The fossil industry’s challenges amount to a massive image problem that has analysts predicting its decline and fall in the absence of facts, Saudi Aramco CEO Amin Nasser told a major fossil industry event last week.
“Our industry faces a crisis of perception with multiple stakeholders,” Nasser said. “Important stakeholders believe that the entire world will soon run on anything but oil.”
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While claiming that “these views are not based on logic and facts, and are formed mostly in response to pressure and hype,” he added that “our traditional qualities of ample, reliable, and affordable supply are not enough to meet society’s expectations today.”
While Nasser’s assertions might have been convincing enough for an audience of his executive peers, Bloomberg reports that “uncomfortable truths began to intrude upon the usual round of business meetings and cocktail parties” from the very beginning of the big International Petroleum Week conference in London.
“Three climate change protesters who glued their hands to the doors of the conference venue found that nature was making their point for them,” the news agency recounts. “’Why is it so warm?’ one shouted to people walking in off streets that were basking in a record winter heat wave, which was causing wildfires in the north of the country” in late February.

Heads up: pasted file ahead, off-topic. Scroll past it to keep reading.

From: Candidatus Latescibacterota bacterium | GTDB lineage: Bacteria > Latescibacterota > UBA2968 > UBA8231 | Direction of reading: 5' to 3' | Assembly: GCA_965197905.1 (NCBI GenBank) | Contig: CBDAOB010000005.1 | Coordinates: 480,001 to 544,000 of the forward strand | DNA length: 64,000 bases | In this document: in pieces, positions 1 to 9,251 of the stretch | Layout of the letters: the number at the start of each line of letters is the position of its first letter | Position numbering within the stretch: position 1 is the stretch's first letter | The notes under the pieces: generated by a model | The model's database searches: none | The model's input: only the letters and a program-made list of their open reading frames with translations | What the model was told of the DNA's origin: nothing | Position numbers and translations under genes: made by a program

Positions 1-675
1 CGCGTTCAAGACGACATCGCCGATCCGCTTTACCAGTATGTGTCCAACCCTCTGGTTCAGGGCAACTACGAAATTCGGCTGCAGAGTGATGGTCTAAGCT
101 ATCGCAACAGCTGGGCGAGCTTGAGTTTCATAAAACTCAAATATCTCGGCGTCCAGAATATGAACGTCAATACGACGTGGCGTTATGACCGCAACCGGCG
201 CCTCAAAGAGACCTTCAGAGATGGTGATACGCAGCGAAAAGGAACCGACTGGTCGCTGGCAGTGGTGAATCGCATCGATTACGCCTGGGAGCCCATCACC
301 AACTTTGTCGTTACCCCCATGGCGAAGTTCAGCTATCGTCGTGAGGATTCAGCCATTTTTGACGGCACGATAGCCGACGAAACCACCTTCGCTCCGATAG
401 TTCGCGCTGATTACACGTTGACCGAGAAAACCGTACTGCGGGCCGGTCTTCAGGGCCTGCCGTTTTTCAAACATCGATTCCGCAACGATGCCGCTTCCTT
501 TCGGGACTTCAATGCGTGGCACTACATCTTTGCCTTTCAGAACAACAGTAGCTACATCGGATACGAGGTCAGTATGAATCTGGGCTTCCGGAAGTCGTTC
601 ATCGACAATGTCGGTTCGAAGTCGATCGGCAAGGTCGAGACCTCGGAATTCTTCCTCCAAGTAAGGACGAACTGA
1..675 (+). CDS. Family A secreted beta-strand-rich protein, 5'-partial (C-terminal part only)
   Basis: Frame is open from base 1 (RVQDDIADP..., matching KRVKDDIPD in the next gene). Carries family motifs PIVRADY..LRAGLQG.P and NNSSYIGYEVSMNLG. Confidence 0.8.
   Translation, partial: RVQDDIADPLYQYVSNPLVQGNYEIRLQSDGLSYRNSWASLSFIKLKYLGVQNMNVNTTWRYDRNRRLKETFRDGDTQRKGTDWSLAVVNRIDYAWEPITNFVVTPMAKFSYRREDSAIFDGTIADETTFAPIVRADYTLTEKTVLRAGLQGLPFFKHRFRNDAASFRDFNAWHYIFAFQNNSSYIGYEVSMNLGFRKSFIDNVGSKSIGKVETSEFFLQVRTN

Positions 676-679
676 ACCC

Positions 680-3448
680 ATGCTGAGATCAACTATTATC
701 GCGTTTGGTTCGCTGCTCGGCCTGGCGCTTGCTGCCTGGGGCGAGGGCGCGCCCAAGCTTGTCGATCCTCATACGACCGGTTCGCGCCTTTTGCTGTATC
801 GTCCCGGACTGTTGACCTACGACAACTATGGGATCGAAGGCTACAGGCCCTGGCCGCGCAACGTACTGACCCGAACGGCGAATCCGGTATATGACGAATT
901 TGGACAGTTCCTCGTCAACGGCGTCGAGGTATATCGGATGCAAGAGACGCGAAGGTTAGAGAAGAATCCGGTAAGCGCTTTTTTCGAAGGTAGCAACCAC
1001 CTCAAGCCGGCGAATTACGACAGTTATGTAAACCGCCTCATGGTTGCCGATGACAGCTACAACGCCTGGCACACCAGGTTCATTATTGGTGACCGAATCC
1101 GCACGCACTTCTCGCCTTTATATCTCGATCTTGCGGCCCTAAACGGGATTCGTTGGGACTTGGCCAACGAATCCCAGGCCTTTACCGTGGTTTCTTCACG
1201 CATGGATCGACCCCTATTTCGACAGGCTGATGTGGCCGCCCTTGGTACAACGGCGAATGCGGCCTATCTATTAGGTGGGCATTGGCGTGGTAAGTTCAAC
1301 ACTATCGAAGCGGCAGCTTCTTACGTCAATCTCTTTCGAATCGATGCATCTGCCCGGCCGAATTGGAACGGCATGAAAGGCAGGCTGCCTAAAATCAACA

The protest last Wednesday “highlighted the oil industry’s existential crisis,” Bloomberg adds. “It is under increasing pressure to course correct and align itself to the demands of the energy transition. While Big Oil is no stranger to demonstrations at conferences, CEOs are finally acknowledging they face real consequences to their ability to retain shareholders if they don’t respond.”
But “even acknowledging the problem has been an excruciating process,” and while some colossal fossils are making tentative moves in the right direction, “the companies’ primary business is oil, which helps sustain profits and makes them some of the biggest dividend payers in the world. Their clean energy investments make up only a small portion of the tens of billions of dollars they spend on finding and producing crude oil.”
The Bloomberg story includes a chart that shows “new energy” at 6% of Equinor’s capital investment, 5% of Shell’s, 4% of Eni’s, and 3% of Total’s and BP’s.
At IP Week, meanwhile, “voices of the demonstrators outside London’s InterContinental Hotel could be heard by IP Week delegates who had paid £2,000 each to attend,” Bloomberg notes. Extinction Rebellion member Roman Paluch said not a single participant stepped out of the hospital to talk to protesters—and hotel staff put up white screens to cover the three who’d attached themselves to the building.
“People in there are kind of um’ing and ah’ing because they can’t figure out whether this is going to affect them or not. Meanwhile, it’s happening all around them,” said Extinction Rebellion member William Skeaping. “It’s just tragic.”
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